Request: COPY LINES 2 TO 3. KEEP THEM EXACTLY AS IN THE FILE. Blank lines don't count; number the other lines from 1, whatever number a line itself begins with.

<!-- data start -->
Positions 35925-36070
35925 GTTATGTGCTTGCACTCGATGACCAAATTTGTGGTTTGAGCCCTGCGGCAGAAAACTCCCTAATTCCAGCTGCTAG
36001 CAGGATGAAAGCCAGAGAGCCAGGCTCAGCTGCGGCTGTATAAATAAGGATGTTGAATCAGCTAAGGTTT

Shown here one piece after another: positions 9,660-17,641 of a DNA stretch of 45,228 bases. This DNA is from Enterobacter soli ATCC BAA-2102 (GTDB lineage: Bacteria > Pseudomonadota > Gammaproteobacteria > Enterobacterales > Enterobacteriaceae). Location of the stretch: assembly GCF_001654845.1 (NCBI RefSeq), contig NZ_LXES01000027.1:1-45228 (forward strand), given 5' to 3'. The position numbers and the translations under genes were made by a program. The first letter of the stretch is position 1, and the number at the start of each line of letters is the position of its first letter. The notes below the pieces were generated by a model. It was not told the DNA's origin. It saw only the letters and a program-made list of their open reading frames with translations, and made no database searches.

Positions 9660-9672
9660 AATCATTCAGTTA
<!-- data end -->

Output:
35925 GTTATGTGCTTGCACTCGATGACCAAATTTGTGGTTTGAGCCCTGCGGCAGAAAACTCCCTAATTCCAGCTGCTAG
36001 CAGGATGAAAGCCAGAGAGCCAGGCTCAGCTGCGGCTGTATAAATAAGGATGTTGAATCAGCTAAGGTTT